And what do you mean by "started from the windows command shell"? You start some program that opens python prompt or you open windows command prompt and type python and hit enter to start the python shell? If the former is true, maybe there is some magic going on which I don't know because I don't use windows... –  tkf Feb 4 '12 at 0:29
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I think that this might have something to do with the behavior of the show function:

matplotlib.pyplot.show(*args, **kw)

When running in ipython with its pylab mode, display all figures and return to the ipython prompt.

In non-interactive mode, display all figures and block until the figures have been closed; in interactive mode it has no effect unless figures were created prior to a change from non-interactive to interactive mode (not recommended). In that case it displays the figures but does not block.

A single experimental keyword argument, block, may be set to True or False to override the blocking behavior described above.

I think your running into the blocking behavior mentioned above which would result in the shell hanging. Perhaps try running the function as: plt.show(block = False) and see if it produces the output you expect. If this is still giving you trouble let me know and I will try and reproduce your setup locally.

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So I experimented with the suggestions but I am still getting weird behaviours. So the command prompt comes back up until I invoke the matplotlib.pyplot.plot function. After that it just hangs >>> print('hello') hello >>> plt.ion() >>> print('hello') hello >>> plt.plot(x,psi **2) [<matplotlib.lines.Line2D object at 0x0000000004B87128>] >>> print('hello') –  octi Feb 2 '12 at 19:54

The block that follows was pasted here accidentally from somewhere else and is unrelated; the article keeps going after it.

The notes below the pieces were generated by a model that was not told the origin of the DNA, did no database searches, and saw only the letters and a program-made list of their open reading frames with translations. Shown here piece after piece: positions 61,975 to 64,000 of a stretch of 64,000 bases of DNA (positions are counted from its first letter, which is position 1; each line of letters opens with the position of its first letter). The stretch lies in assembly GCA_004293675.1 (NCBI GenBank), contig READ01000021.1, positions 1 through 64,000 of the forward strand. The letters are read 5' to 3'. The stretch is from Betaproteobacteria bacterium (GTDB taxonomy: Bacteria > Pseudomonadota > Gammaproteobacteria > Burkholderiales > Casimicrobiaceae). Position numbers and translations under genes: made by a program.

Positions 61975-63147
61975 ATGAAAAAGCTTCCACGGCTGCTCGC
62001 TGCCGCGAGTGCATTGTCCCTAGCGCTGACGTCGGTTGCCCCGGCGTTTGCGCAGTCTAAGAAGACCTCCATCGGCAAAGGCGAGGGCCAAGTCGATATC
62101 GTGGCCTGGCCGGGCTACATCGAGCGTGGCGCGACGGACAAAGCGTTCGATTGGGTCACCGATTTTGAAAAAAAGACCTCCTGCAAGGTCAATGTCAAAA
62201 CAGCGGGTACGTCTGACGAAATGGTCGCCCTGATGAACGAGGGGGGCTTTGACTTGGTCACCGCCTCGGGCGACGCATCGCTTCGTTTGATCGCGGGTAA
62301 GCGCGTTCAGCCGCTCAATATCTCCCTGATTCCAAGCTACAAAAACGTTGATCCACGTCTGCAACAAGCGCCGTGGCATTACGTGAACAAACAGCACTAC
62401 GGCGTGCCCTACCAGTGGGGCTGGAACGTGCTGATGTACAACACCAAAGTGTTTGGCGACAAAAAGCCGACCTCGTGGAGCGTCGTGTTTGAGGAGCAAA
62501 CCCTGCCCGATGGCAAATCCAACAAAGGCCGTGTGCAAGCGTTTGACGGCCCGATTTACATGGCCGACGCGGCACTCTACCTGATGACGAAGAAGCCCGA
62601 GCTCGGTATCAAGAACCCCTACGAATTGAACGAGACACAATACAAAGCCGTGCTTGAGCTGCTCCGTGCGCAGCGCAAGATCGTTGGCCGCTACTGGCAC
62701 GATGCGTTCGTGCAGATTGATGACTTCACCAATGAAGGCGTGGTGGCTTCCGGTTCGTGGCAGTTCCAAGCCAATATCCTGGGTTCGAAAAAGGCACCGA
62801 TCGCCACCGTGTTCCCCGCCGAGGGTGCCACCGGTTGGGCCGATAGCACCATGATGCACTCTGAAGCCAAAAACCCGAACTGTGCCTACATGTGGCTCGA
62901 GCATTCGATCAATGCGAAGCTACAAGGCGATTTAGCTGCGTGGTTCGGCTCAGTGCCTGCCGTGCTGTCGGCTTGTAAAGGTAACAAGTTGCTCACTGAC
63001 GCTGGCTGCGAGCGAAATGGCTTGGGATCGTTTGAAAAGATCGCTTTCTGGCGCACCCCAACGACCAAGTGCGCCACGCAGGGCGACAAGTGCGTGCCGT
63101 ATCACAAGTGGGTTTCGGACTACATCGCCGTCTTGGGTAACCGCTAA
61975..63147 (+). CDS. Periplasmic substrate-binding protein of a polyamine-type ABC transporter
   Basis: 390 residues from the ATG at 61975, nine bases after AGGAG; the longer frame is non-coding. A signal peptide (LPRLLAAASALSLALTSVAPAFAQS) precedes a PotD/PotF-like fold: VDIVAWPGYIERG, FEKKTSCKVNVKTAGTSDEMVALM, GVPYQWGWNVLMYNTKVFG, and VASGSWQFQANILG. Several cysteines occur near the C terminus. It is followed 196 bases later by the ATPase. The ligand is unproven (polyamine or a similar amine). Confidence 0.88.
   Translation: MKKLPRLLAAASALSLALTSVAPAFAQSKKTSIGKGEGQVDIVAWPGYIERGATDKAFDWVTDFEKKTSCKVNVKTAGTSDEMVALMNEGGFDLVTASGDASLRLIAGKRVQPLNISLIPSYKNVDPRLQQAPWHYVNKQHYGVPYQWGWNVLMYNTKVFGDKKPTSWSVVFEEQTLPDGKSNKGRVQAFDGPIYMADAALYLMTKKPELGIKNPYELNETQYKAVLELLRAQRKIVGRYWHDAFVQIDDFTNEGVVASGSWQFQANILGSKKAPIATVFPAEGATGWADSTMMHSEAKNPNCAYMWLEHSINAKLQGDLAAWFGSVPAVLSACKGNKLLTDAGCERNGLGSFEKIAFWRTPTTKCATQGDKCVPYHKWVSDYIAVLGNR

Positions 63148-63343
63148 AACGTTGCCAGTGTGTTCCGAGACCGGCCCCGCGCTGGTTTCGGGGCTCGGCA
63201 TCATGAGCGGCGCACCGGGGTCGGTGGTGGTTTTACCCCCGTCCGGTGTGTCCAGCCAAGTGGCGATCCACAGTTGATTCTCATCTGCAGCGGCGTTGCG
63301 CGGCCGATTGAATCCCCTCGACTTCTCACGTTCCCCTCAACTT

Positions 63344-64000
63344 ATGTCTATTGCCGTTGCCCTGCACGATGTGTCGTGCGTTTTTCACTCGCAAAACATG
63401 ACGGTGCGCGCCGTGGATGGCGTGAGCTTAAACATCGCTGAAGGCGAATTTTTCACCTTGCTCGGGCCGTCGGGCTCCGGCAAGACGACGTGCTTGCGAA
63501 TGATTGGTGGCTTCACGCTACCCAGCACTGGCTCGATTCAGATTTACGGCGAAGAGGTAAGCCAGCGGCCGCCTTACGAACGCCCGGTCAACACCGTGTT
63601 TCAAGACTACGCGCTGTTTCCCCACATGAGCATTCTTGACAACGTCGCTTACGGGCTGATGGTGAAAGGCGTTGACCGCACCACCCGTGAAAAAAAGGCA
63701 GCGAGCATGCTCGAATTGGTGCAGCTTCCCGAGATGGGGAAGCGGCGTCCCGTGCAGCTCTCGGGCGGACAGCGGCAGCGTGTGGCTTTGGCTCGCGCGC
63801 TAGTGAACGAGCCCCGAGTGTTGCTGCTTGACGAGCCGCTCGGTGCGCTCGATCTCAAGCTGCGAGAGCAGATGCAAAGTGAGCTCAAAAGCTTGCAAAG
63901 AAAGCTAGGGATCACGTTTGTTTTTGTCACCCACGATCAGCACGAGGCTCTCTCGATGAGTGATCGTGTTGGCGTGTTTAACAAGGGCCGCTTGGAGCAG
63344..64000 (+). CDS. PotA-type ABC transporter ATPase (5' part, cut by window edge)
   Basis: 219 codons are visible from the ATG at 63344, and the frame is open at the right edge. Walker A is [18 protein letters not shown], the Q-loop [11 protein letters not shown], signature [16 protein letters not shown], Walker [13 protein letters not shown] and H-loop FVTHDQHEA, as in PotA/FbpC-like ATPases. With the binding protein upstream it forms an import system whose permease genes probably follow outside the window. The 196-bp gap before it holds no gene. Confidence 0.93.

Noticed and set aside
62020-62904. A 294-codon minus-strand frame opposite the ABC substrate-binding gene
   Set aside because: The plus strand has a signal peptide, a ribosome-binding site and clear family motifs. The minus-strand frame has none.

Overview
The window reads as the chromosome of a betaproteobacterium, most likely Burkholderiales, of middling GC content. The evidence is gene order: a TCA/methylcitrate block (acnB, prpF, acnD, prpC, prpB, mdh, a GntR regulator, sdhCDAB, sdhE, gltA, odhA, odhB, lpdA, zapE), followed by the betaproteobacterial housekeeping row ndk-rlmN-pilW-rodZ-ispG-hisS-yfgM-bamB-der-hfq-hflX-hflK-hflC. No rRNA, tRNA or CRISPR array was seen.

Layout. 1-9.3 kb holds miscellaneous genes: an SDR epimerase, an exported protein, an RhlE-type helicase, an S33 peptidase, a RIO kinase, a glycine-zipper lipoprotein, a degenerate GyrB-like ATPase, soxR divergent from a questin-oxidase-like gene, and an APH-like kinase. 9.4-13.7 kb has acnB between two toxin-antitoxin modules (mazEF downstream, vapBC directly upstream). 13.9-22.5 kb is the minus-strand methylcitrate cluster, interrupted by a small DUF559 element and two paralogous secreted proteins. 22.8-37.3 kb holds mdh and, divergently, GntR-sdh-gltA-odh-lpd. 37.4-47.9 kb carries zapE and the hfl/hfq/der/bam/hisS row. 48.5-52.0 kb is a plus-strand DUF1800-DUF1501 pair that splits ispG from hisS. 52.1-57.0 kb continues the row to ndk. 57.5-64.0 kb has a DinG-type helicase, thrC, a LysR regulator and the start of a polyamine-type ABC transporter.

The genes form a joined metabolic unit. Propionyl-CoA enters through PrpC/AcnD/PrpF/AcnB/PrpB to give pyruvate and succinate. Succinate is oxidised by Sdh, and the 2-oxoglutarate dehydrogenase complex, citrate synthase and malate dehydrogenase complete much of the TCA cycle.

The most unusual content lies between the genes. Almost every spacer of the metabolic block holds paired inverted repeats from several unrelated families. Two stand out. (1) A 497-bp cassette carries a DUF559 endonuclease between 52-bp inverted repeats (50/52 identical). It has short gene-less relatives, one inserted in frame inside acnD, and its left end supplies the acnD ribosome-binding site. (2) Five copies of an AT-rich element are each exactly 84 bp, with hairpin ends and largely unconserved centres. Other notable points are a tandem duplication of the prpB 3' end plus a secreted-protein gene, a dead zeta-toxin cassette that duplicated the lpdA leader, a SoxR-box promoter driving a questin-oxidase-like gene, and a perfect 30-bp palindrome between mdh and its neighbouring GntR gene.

Are you sure you are running same version of python with same PYTHONPATH environment variable in the shell outside of Emacs and from Emacs? You can check the path by print sys.path. After checking that, maybe checking what backend you are using helps. Just do print matplotlib.rcParams['backend']. –  tkf Feb 3 '12 at 11:14
    
I did so both in the Windows shell and emacs shell and the same PYTHONPATH is used. doing the rcParams both return TkAgg. Does this mean anything? –  octi Feb 3 '12 at 18:57
    
I thought maybe you are loading different python modules (which occurs when you have differnt PYTHONPATH) and using different backend. If the backend does not support interactive mode, your python shell hangs. –  tkf Feb 3 '12 at 21:22
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I think I have found an even simpler way to hang the inferior shell but only when pdb is invoked. Start pdb by supplying 'python' as the program to run.

Try this code:

print "> {<console>(1)<module>() }"
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1  
The objective here is to not hang the inferior shell but actually stop it from hanging:P Is that what you intended to say? –  octi Mar 21 '12 at 22:18
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Well after a tremendous amount of time and posting the bug on the matplotlib project page and the python-mode page I found out that supplying the arguments console --matplotlib in ipython.bat will do the trick with matplotlib 1.3.1 and ipython 1.2.0

This is what I have in my iphython.bat

@python.exe -i D:\devel\Python27\Scripts\ipython-script.py console --matplotlib %*